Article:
When ABYC president John Adey was asked to give the commencement address at The Landing School in Arundel, Maine, this spring, he drew on his background as a boater and his background working in the industry, which includes sweeping floors at a small brokerage while in college, working in a small marina and eventually running his own marine retail business. And he drew upon a mantra of sorts at The Landing School, which reads as follows:
Superior technicians will:
• Deliver it right the first time
• Deliver it when promised
• Charge less than was quoted
• Deliver it clean
It would be hard to say that much better or more succinctly. And Adey told the 62 graduating students this June that they can build a satisfying, rewarding career by following those four principles.
After his talk, a longtime boater came up to Adey and expressed a sentiment that, unfortunately, is not unusual when boat owners get together to shoot the breeze. It had to do with the guy who works on the man’s boat. “Every time I pay this guy I always feel like I’m doing him a favor,” the boat owner told Adey. “I don’t feel like he wants my business or needs my business.”
That’s not the model for individual success or for growing our industry. “The model is do what you say you’re going to do,” Adey says. “That captures everything.”
It’s no secret that the typical frustration flash point for many boaters centers on lousy service. Although we may have hoped that the bad apples and unprofessional behavior were swept away in the Great Recession, it isn’t completely so. Things have gotten better, but old habits and old cultures die hard.
Adey is a pragmatist. Sooner or later, he says, all boats break. At that point, he continues, the industry needs the infrastructure — and the mindset — to fix them properly and provide the boater with a good customer-service experience. It doesn’t have to be a white-glove, Mercedes-Benz and cappuccino treatment, but it should be professional. “Fix it right, and fix it the first time,” Adey says. “We really want to raise the bar.”
Adey also understands the pressures and challenges of running a seasonal marine business, where you’re dealing with cost-conscious customers who demand a lot. “You try and jam 10 pounds into a 5-pound bag, and sometimes the subtleties get lost,” he says, “and that includes customer service.” He points to the Brewer chain of 22 full-service marinas from New York to Maine as an example of an organization doing things the right way in a seasonal environment.
Coincidentally, managing editor Rich Armstrong and I recently interviewed founder Jack Brewer and new Brewer Yacht Yards president and COO Rives Potts (see story on Page 36). It was no surprise that customer service, professionalism and ABYC certification were among the themes we discussed. “Customers are demanding,” says Brewer, the CEO and chairman. “They want service. They want it done now. They want it done right. And they want it at a fair price.” And, he noted, that’s the way it should be.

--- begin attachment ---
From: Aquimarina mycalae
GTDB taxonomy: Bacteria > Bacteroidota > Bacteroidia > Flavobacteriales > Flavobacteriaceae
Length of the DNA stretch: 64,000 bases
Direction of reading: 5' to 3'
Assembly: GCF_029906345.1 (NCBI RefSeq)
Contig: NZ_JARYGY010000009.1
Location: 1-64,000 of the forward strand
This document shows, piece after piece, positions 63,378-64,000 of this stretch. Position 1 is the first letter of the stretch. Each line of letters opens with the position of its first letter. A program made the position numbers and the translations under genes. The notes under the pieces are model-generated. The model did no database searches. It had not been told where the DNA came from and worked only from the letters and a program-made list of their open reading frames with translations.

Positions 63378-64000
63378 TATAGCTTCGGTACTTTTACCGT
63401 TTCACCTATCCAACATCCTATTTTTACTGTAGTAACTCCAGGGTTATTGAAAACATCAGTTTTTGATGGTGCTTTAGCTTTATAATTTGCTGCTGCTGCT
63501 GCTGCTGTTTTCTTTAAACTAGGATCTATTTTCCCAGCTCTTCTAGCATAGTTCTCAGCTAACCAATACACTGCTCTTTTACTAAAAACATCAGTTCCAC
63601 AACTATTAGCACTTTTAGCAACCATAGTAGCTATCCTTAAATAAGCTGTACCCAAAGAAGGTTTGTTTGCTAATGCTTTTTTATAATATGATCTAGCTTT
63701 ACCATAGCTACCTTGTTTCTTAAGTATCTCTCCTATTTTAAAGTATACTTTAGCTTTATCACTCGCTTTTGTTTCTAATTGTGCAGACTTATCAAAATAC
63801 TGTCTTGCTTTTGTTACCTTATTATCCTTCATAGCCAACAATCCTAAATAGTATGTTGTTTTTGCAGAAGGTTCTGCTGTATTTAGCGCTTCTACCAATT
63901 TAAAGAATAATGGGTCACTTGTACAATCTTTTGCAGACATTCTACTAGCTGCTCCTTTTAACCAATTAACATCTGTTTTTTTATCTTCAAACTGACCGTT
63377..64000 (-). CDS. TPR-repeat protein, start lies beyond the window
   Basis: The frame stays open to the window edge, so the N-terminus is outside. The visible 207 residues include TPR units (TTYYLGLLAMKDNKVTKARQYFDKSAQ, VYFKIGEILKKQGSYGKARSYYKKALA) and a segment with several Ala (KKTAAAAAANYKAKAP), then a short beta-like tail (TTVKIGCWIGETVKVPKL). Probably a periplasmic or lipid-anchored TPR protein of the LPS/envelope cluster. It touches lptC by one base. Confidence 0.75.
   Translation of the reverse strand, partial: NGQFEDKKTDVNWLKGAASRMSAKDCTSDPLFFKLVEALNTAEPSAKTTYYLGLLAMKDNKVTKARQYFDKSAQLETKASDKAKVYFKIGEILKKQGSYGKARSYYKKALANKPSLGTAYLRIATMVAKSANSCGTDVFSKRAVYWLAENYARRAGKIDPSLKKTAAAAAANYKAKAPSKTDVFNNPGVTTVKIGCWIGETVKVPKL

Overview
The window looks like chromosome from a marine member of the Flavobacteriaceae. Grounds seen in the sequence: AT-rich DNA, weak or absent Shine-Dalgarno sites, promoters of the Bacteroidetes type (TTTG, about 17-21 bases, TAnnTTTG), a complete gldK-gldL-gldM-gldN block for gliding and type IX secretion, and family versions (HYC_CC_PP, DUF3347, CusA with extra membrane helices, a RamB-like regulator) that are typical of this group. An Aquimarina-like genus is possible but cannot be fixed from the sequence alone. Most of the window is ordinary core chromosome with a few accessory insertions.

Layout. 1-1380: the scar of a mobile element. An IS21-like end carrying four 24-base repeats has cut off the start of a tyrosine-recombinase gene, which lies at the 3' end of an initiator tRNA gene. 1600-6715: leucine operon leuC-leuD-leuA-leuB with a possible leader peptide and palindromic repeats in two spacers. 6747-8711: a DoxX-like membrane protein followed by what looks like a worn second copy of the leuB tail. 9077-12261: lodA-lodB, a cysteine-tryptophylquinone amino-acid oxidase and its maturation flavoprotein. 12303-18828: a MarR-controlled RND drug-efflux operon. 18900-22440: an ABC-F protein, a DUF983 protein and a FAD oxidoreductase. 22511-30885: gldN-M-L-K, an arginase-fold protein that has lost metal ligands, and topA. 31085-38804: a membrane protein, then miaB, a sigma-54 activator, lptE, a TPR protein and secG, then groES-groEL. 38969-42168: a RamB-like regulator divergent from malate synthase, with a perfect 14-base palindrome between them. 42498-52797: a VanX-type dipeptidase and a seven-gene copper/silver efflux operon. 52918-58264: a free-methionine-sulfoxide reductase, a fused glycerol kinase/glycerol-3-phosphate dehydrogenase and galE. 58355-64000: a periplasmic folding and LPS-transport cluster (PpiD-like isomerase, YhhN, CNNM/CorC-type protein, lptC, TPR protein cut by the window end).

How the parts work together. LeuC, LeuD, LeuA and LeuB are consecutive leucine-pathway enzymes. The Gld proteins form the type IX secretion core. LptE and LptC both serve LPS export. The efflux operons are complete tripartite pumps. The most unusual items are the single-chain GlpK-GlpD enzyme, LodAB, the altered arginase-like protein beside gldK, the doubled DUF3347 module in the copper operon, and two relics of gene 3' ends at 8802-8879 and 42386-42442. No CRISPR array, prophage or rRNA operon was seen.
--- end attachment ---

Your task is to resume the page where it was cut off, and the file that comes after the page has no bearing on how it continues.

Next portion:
Adey agrees. “You need to give the customer something to believe in,” he says. “There is no more noble cause than for the customer to understand you’re looking out for his family. Safety and reliability are tough to beat.”
Potts told me that the Brewer yards are big supporters of ABYC certification. (The company had about 80 enrolled in the organization’s programs this year.) “We want our guys to be the best they can be,” says Potts, who is on the board of The Landing School. He says he’s always looking for skilled workers with the right attitude.
“The biggest thing I teach them is how to work around a boat,” Potts says. A repair job might cost several thousand dollars, but what the customer is liable to remember, he says, is the muddy footprint the tech left in the boat.
“One of the things I try and do is think of the big picture and think of relationships, instead of transactions,” he says. “That’s my mantra here: It’s relationships, not transactions.”
That’s a good one to remember. So is the one about the customer being right, even when he’s acting like a horse’s patoot. “Get in an argument, and 99 percent of the time we lose,” Potts says. “So come over to their side early and come out ahead.”
There has always been demand for good people, something that’s not going to change.
“Know the boats, figure out the business side and you can excel,” Adey says. “Deliver what the customer wants. Everywhere I go, they’re screaming for trained, well-spoken people.” And, he notes, “There’s the ethics and business acumen portion of it, too. Be clean in your business practices. Own up to your mistakes.”
Have fun with the customers, don’t take yourself too seriously and keep up with technological changes, he says. When it comes to new products and technology, Adey says, “Don’t put your head in the sand. You can’t know everything, but this is your trade. When a customer says ‘What is this?’ — if you don’t know, you’re going to be knocked down a few pegs.”
Keep pace through training and certification programs, webinars, reading, and attending boat shows and trade shows such as IBEX and MDCE. He also encourages everyone in the industry to get involved at some level — local, regional, national.
“Have a stake in your industry,” Adey says. “Give something back. And every opportunity you get is a chance to forward your business and the industry.”
That’s good commencement advice for the rest of us.